Publication Date


Document Type


First Advisor

Cole, Alan L.||Villmow, Jack

Degree Name

M.S. (Master of Science)

Legacy Department

Department of Geography




During the last few years much attention has been given to Great Lakes Climatology. Among the many parameters being studied is snowfall. It has been illustrated by several authors that excessive amounts of snowfall occur along the shorelines of the Great Lakes, especially along the lee shore of the lakes. These excessive amounts of snowfall along the shores of the lakes have been explained to be an overt manifestation of lake-effect snow showers. The region within 150 miles of Lake Michigan was chosen as the study region, with October 1959 to March 1969 chosen as the study period. This study analyzes lake-effect snowfall in two phases. In phase I, lake-effect snowfall is studied indirectly by analyzing the spatial variation of snowfall within the vicinity of Lake Michigan. Average monthly and annual snowfall amounts are determined for the study region and the patterns analyzed. In phase II lake-effect snowfall is studied directly by isolating all snowfall periods in which only lake-effect snowfall occurred. Several standard quantitative techniques are utilized to analyze these lake-effect snowfall periods. The results of these analyses indicate that a predictive equation for the magnitude of lake-effect snowfall can be developed using the two independent variables, visibility and relative humidity. These predictive equations for the phenomenon are developed for the three types of lake-effect snowfall (heavy, moderate and light).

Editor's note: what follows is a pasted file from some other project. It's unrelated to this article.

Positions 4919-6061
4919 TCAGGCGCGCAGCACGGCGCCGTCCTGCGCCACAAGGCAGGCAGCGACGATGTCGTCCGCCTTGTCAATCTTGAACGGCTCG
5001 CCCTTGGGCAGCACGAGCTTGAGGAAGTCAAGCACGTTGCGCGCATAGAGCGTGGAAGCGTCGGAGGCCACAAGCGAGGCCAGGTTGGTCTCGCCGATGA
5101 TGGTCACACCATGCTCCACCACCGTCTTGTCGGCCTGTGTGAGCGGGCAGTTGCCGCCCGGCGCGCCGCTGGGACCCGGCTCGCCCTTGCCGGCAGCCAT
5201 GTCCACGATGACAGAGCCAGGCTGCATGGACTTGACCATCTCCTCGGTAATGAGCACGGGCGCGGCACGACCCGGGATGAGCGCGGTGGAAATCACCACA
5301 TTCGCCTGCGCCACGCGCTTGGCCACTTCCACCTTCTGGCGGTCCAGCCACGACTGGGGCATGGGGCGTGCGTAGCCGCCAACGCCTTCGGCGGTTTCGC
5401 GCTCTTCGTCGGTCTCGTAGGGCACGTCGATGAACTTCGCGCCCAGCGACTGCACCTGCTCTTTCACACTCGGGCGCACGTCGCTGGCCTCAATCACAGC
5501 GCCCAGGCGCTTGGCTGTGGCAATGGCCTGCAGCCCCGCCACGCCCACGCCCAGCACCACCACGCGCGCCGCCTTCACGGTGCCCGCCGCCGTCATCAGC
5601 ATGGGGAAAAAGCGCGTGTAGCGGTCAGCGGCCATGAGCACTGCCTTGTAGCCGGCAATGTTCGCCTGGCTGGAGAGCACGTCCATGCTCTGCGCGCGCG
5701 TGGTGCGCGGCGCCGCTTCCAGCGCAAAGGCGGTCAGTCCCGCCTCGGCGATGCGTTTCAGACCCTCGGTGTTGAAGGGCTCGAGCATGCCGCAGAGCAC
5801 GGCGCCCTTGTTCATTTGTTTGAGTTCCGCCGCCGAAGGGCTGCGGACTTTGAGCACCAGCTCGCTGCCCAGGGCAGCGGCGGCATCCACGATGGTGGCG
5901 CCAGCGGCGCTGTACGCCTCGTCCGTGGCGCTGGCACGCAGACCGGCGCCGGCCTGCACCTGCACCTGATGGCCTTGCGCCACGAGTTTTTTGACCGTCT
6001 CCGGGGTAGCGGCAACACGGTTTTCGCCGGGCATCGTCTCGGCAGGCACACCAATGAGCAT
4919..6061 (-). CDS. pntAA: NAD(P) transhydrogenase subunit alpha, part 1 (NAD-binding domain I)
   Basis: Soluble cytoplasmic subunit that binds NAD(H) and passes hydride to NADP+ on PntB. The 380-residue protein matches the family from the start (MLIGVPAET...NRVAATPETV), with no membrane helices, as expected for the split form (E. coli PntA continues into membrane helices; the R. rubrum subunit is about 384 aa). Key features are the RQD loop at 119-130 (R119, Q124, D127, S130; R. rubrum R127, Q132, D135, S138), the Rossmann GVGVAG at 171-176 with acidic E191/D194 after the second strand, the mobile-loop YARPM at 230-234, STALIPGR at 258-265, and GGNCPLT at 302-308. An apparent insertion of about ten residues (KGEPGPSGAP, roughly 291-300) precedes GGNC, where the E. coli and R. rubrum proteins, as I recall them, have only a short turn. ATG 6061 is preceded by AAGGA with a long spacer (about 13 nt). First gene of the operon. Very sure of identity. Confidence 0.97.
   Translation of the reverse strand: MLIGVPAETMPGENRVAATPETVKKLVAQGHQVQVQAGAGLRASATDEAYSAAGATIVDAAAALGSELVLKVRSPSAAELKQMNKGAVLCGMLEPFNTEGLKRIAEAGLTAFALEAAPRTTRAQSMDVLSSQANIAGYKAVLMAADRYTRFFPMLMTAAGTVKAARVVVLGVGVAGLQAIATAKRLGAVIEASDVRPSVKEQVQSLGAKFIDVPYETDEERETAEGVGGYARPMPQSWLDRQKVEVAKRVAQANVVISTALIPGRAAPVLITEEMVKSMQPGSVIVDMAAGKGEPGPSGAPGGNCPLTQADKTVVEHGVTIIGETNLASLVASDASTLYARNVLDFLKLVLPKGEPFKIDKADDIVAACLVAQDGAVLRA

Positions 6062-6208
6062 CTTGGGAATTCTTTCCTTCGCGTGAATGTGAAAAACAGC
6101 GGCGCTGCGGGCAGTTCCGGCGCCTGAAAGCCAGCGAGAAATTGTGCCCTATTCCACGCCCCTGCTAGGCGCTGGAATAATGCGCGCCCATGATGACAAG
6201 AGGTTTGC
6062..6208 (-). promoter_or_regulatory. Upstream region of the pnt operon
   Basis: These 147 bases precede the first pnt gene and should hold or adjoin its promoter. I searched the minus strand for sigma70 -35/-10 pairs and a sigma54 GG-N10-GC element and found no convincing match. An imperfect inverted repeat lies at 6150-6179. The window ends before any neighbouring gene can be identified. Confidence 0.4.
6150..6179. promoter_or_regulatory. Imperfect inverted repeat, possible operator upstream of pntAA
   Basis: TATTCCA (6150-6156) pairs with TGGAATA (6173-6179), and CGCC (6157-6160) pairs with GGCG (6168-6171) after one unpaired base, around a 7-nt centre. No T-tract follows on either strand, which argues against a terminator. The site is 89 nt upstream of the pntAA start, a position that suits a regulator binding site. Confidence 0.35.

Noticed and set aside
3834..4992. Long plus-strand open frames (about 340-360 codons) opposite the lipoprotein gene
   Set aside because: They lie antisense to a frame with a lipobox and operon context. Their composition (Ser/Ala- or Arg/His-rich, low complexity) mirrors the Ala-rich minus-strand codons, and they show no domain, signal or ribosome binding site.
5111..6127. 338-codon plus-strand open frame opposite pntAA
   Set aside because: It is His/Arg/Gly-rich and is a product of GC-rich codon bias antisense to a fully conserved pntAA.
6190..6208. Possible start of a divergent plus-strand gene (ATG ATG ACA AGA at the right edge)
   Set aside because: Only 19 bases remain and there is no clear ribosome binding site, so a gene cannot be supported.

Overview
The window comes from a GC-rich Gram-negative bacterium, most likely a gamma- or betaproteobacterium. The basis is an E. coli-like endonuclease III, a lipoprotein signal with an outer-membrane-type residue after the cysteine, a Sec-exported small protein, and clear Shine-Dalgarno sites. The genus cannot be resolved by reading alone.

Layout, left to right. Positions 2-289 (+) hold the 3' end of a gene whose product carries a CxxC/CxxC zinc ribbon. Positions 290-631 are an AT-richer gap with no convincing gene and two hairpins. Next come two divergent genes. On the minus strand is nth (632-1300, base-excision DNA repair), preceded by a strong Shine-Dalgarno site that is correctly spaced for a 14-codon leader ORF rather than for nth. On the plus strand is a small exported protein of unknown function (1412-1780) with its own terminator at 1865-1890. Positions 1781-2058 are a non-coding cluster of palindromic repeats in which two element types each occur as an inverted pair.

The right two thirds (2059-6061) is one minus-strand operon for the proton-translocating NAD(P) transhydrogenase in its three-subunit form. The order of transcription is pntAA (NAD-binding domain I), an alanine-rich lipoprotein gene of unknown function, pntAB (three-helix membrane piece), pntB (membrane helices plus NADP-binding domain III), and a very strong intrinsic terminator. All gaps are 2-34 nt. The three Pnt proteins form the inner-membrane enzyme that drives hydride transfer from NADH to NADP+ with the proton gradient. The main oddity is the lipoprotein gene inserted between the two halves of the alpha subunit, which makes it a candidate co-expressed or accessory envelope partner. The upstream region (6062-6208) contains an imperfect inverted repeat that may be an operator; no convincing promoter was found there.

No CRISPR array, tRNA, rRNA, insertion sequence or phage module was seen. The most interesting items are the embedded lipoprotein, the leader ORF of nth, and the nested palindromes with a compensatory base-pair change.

Includes bibliographical references.||Includes illustrations and maps.


x, 107 pages




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